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The Initial Costs Of Property Investment

Being the only economy unaffected by the Global Financial Crisis, Australia offers a variety of investment opportunities for interested investors.You should consider crossing the boundaries of your local neighbourhood and be more perceptive of the active real estate market.

Property investment in Australia can churn hue benefits if you know how to do it right.Before you go on a property shopping, you need to know what kinds of initial costs are involved.

Tina Pham, a successful mortgage broker who carries more than ten years of experience and knowledge in the field of credit assessment and mortgage broking, explains what we need to consider.

Which costs are free?

  • Brokerage fees: You do not need to pay your mortgage broker. Most of the mortgage brokerage fees are free of charge.
  • Accountant fees: Most accountants will not charge anything to give a professional advice regarding a property. However, some of them will charge. If you do have an accountant, he will be more than willing to share some great property investment advice.
  • Loan application fee: Almost all of the available loan products offered by banks and lenders do not have loan application fees. However, some might charge a fee up to $700

What do I need to pay?

The following is a list of initial costs you need to know before you buy an investment property.

  • Deposit: At the minimum, 5% of our deposit amount should be genuine savings. This means funds which have been accumulated in your account for more than last three months. These should not be gifted or borrowed from someone else.
  • Stamp duty: It is a tax paid to the government based upon the purchase price of the property. The rate differs from state to state since each state‚Äôs policy regarding stamp duty is different.
  • Legal fees: It includes the fees needed to pay for transferring the ownership of a property from one person to another i.e. conveyancing. This might cost you around $1,000 to $1,500. It can be done by either a conveyancer or a solicitor. The major difference being, a solicitor is eligible to provide legal advice regarding the property whereas a conveyancer does not necessarily need to be a solicitor.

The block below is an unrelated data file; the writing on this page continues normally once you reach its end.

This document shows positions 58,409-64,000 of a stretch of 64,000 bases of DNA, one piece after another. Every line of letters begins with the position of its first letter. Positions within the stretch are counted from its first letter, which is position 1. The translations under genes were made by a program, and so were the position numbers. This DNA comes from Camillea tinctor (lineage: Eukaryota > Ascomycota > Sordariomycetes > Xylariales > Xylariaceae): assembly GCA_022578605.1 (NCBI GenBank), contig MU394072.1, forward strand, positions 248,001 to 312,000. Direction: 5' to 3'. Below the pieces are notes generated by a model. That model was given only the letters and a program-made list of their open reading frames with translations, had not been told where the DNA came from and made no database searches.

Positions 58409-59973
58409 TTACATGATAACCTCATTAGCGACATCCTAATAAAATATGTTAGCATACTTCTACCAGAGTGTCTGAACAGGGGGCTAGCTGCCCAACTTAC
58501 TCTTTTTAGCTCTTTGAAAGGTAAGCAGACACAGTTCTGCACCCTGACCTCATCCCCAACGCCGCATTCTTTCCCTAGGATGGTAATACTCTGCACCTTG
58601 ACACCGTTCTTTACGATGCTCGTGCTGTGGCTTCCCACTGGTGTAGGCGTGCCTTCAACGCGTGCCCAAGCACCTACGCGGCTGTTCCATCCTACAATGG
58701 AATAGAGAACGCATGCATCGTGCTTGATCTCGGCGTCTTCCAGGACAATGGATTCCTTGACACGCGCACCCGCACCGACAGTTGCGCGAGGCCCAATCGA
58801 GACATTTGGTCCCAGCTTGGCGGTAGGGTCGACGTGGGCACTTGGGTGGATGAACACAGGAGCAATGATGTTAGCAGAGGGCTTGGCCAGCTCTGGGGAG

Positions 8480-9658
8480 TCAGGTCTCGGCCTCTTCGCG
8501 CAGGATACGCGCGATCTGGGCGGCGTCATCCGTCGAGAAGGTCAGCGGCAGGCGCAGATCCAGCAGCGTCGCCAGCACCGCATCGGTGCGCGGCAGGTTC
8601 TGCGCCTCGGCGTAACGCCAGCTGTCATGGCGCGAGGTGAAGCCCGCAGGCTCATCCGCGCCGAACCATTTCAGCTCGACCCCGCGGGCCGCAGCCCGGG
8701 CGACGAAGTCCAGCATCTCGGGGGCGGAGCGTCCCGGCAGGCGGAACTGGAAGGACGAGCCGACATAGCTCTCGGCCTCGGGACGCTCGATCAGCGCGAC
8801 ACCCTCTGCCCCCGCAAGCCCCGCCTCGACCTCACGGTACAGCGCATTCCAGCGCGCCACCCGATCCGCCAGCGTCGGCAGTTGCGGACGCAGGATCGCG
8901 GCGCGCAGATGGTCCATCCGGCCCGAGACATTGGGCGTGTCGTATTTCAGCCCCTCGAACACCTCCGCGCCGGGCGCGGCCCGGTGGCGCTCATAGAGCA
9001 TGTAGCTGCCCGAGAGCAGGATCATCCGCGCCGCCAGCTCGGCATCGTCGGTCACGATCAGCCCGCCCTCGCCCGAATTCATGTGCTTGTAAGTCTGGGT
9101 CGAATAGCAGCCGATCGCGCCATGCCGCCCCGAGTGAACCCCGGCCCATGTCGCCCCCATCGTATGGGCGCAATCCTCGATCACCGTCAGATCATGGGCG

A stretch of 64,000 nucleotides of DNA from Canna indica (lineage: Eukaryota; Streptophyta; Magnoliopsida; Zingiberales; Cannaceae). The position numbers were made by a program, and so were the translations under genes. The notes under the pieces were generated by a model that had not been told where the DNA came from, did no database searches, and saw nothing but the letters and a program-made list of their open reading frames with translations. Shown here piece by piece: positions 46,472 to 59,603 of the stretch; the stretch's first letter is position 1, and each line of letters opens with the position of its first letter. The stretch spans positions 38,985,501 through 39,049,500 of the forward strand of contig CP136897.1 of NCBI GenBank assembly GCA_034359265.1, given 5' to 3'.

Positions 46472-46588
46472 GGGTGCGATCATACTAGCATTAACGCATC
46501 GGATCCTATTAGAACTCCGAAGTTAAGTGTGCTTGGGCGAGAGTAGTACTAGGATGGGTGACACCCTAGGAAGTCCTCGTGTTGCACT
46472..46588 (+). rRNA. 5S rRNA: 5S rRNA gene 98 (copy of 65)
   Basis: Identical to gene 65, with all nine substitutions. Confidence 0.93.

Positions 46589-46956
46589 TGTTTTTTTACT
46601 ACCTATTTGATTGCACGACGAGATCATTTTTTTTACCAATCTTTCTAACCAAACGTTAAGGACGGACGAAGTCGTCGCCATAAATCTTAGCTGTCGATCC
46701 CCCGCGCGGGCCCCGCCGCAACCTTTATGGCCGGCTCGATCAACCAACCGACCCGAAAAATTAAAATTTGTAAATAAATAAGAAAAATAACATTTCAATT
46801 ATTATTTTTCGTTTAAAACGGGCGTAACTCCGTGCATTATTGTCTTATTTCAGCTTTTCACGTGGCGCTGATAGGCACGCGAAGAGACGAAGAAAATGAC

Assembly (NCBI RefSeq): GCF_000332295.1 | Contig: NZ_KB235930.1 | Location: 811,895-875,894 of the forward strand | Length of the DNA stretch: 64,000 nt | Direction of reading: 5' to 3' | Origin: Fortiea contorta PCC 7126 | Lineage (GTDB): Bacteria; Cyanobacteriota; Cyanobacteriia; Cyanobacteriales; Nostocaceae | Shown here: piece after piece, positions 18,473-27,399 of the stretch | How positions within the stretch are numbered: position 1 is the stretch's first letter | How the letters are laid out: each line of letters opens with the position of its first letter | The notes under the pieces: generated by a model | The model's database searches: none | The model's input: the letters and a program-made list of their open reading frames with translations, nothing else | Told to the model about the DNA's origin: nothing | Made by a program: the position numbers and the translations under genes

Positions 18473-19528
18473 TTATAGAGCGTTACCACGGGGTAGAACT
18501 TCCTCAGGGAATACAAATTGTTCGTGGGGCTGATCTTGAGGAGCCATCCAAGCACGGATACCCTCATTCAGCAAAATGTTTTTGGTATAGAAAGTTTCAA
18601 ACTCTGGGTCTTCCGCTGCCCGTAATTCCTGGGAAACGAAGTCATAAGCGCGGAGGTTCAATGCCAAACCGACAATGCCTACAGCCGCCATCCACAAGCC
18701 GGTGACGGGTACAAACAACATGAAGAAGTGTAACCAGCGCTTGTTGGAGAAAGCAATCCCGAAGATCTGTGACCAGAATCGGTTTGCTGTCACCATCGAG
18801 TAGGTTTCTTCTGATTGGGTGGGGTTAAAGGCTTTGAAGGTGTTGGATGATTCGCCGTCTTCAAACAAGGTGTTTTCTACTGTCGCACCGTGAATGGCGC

• Loan establishment fees: Some banks and lenders require a certain fee to be paid in order to set up your mortgage.
  • Mortgage stamp duty: It is a fee paid to the government to register your mortgage.
  • Connection fees: This is the total cost of utilities and services like fire alarms, security system you need to install for the tenants.
  • Lenders Mortgage Insurance (LMI): If the amount you are seeking to borrow is over 80% of the property value then you will have to pay the LMI fee. This is paid (by the borrower) to protect the lender in case the the borrower defaults.

Please note: All of the mentioned costs are once off payments.

Wait! Don’t get a pre-approval just yet

Having a mortgage pre-approval is always a wise decision because it lets you know exactly how much you can afford. However, you ought to be careful of certain aspects before you jump to get one.
Besides the on-going costs like monthly mortgage repayments, building insurance, repair and maintenance costs,you should also need to consider whether you can afford other major costs.

  • Land tax: When you purchase a land as an investment property, you are likely to pay the annual land tax.
  • Goods and Services Tax(GST): GST is the 10% tax we pay on the supply of goods and services. It is levied if you buy a newly established property, a land from a licensed builder, and applied on other services like inspection, conveyancing and solicitors.
  • Capital Gains Tax (GCT): GCT is the tax levied on the profit you make after you deduce the original purchase price (including other costs like stamp duty, legal fees) from the selling price. Many Australians are unaware that they would have to pay tax on the amount they claim as profit after they sell their property.
  • When you decide to invest in a property, calculate these costs and make certain that your investment reaps benefits for you.

    First time investors should be aware of falling prey to marketing gimmicks as there might a number of reasons why a property is up for sale. A thorough research is the key to find a valuable property.

    Invest in a property by keeping the emotions at bay as Pham puts it, “What matters in the end is how much cash you have in your pockets.”